PPPL physicist Francesca Poli named ITER Scientist Fellow
Physicist Francesca Poli of the U.S. Department of Energy's Princeton Plasma Physics Laboratory (PPPL) has been appointed an ITER Scientist Fellow. She will join a network of researchers who have achieved international recognition and will work closely with ITER, an international tokamak under construction in France, to develop the scientific program to be carried out during the fusion device's lifetime.
Poli will facilitate installation of TRANSP, the PPPL-developed computer code that is used throughout the world to analyze and predict fusion experiments. Included in her role will be the design of scenarios for the ITER research plan and the training of young researchers on operation of the code.
"I'm pretty excited," Poli said of the appointment, which was approved by ITER Director-General Bernard Bigot. "This will allow us to promote TRANSP for ITER and will be good for the Laboratory," she said. "It will enable us to improve TRANSP by developing new capabilities."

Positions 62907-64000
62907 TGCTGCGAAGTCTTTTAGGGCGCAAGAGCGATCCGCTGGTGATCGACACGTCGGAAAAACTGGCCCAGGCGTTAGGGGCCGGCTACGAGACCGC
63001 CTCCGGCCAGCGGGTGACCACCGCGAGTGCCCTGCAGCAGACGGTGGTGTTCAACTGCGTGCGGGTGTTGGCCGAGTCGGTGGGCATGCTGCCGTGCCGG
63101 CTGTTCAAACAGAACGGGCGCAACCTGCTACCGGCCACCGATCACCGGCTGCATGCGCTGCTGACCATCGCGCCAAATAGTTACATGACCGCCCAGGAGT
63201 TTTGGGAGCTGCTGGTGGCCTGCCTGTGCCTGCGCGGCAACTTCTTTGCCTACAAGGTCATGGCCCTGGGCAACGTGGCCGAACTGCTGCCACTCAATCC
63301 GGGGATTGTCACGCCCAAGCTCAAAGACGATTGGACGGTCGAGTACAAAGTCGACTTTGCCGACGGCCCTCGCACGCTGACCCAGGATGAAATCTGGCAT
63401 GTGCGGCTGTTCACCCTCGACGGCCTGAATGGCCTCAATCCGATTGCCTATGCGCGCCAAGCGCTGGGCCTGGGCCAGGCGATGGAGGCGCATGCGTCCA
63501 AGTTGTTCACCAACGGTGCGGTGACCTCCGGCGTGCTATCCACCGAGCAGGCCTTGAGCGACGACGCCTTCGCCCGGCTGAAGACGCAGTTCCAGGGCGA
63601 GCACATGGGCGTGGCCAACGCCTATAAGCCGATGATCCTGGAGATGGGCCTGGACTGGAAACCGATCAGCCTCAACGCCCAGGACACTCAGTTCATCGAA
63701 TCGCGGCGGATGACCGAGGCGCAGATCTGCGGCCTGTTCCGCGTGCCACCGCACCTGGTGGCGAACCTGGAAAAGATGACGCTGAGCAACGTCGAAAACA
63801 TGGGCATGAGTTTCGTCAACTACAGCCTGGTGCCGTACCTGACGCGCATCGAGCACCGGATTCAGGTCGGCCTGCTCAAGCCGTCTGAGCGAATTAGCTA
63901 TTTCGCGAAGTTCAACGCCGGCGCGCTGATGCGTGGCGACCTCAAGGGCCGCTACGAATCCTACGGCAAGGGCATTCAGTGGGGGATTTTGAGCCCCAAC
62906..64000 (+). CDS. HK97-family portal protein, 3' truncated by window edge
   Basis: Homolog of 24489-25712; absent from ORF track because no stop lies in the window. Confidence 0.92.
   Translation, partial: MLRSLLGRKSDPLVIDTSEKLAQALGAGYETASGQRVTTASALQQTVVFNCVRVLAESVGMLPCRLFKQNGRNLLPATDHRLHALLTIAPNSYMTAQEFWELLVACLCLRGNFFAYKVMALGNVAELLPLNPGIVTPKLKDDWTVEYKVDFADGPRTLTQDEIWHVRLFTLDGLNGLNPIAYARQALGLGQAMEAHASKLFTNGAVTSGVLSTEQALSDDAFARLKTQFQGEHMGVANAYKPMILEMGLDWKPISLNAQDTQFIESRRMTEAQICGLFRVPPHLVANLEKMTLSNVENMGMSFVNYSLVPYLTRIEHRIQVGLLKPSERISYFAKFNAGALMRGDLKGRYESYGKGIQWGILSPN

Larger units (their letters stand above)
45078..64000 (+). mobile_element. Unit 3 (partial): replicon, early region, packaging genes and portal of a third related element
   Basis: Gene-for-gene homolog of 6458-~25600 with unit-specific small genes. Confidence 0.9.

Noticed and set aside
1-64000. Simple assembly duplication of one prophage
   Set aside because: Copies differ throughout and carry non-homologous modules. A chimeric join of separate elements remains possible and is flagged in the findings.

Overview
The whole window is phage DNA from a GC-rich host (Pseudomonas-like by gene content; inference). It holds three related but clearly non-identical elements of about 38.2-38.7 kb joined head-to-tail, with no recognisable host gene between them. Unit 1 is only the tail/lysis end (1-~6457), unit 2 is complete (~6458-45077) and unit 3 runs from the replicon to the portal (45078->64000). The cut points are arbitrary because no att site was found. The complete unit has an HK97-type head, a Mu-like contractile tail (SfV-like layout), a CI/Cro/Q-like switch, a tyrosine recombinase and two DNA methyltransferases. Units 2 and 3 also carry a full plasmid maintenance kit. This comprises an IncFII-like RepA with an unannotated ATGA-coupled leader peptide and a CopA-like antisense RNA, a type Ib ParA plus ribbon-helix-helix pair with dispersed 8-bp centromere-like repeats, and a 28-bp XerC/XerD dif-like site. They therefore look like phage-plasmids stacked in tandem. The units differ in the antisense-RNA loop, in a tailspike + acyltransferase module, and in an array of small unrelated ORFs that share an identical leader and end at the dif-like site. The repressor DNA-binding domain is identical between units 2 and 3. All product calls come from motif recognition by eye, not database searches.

For ITER, Poli previously coupled a reduced model of neoclassical tearing modes, a type of plasma instability, to the large and complex TRANSP code. She continues to work with the International Tokamak Physics Activity Integrated Operation Scenarios (ITPA-IOS) topical group on the modeling of ITER with TRANSP.
Poli will remain at PPPL during the three-year renewable fellowship, which includes the opportunity for frequent travel to ITER. Among benefits of the fellowship will be a graduate student to assist in research and support for travel expenses for extended visits to work with ITER scientists on-site in Cadarache, France.
Poli, a PPPL physicist since 2010, is an expert in simulating the evolution of tokamak plasma discharges. She applies her expertise to interpreting existing experiments, predicting and designing new experiments, and predicting plasma performance in ITER.
PPPL, on Princeton University's Forrestal Campus in Plainsboro, N.J., is devoted to creating new knowledge about the physics of plasmas — ultra-hot, charged gases — and to developing practical solutions for the creation of fusion energy. The Laboratory is managed by the University for the U.S. Department of Energy's Office of Science, which is the largest single supporter of basic research in the physical sciences in the United States, and is working to address some of the most pressing challenges of our time. For more information, please visit science.energy.gov.